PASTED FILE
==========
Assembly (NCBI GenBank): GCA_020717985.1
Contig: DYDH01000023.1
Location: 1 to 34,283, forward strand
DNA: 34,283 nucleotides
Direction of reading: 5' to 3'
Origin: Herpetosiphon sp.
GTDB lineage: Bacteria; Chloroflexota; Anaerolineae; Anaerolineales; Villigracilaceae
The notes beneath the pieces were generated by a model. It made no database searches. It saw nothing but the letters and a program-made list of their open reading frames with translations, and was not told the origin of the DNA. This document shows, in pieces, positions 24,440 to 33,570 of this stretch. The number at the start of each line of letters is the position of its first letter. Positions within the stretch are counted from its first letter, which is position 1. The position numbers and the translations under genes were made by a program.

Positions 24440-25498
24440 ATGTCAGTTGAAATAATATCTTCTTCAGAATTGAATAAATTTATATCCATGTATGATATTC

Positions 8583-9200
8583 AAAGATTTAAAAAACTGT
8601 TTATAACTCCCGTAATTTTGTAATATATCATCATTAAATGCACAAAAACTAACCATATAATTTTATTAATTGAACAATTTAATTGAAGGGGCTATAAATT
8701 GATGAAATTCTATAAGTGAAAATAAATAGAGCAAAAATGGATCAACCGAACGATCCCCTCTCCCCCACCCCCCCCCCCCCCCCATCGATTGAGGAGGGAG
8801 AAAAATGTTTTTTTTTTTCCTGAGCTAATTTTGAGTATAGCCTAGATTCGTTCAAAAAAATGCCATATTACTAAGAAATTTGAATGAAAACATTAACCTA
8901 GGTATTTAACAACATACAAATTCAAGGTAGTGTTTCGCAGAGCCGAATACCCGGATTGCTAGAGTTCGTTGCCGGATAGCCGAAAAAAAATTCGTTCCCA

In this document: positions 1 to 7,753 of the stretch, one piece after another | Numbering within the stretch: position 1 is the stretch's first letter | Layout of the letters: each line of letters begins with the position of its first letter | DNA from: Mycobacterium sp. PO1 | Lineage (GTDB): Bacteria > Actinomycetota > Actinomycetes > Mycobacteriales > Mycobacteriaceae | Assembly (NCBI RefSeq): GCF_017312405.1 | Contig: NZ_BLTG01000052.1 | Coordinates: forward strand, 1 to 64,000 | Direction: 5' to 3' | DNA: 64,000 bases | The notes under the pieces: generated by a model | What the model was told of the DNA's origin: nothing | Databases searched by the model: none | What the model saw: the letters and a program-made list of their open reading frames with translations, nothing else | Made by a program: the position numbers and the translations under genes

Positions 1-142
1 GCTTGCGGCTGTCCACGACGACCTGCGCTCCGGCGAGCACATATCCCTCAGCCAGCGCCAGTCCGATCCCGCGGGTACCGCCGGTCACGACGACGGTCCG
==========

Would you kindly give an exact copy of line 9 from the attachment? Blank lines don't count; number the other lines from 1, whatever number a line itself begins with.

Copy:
Positions 24440-25498